As the password makes its slow fade towards extinction, many technologies are jockeying for position as the next method for securing online accounts. We’ve told you about brain waves, fingerprints, even magic rings, but a new technique is literally getting to the heart of the matter.
A wristband dubbed Nymi confirms a user’s identity via electrocardiogram (ECG) sensors that monitor the heartbeat and can authenticate a range of devices, from iPads to cars. Developers at Bionym, the Toronto-based company that makes the device, say the peeks and valleys of an individual’s heartbeat are harder to imitate than the external features of biometric systems, like fingerprints or facial recognition.
To register their identity, uses touch a sensor on top of the wristband for about two minutes while Nymi records an ECG signature. Once it’s stored, it will only recognize that signature.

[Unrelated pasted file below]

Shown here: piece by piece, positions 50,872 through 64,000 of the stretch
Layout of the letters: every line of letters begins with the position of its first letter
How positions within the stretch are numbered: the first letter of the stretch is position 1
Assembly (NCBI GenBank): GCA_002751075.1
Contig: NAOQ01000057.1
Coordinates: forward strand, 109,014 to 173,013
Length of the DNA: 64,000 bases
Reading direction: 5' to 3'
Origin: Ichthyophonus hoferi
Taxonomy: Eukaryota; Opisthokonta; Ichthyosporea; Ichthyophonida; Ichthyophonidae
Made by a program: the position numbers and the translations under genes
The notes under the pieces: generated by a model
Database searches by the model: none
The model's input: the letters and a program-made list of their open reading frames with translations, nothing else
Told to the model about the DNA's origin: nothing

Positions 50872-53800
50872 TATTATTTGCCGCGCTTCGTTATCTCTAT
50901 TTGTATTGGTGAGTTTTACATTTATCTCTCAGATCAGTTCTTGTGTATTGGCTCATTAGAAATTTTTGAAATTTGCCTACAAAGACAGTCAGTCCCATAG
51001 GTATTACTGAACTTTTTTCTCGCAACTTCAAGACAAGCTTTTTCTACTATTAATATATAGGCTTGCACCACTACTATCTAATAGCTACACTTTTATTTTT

Accessing a device is simple: users touch the top of the wristband for a few seconds while Nymi cross-references the heartbeat. Once authenticated, the system communicates via Bluetooth to an app running on a designated device. When the wristband is removed, linked devices automatically lock.
Nymi even appears to have gesture control capabilities. For example, a wave of the hand or a flex of the wrist could correspond with unlocking the driver’s-side or passenger-side door. A secure payment feature is also slated, where users could swipe their wrist in a check-out lane to have funds directly debited from their bank account. The wristband will also include vibrations, alerting wearers to email or social media messages that will appear on a small LED screen.
Pre-orders of Nymi begin on Sept. 4. Launch prices start at $79 and are expected to remain under $100. First editions will be compatible with iOS, Android, Windows and Mac OS X devices. Catch a glimpse of Nymi in Bionym’s promo video above.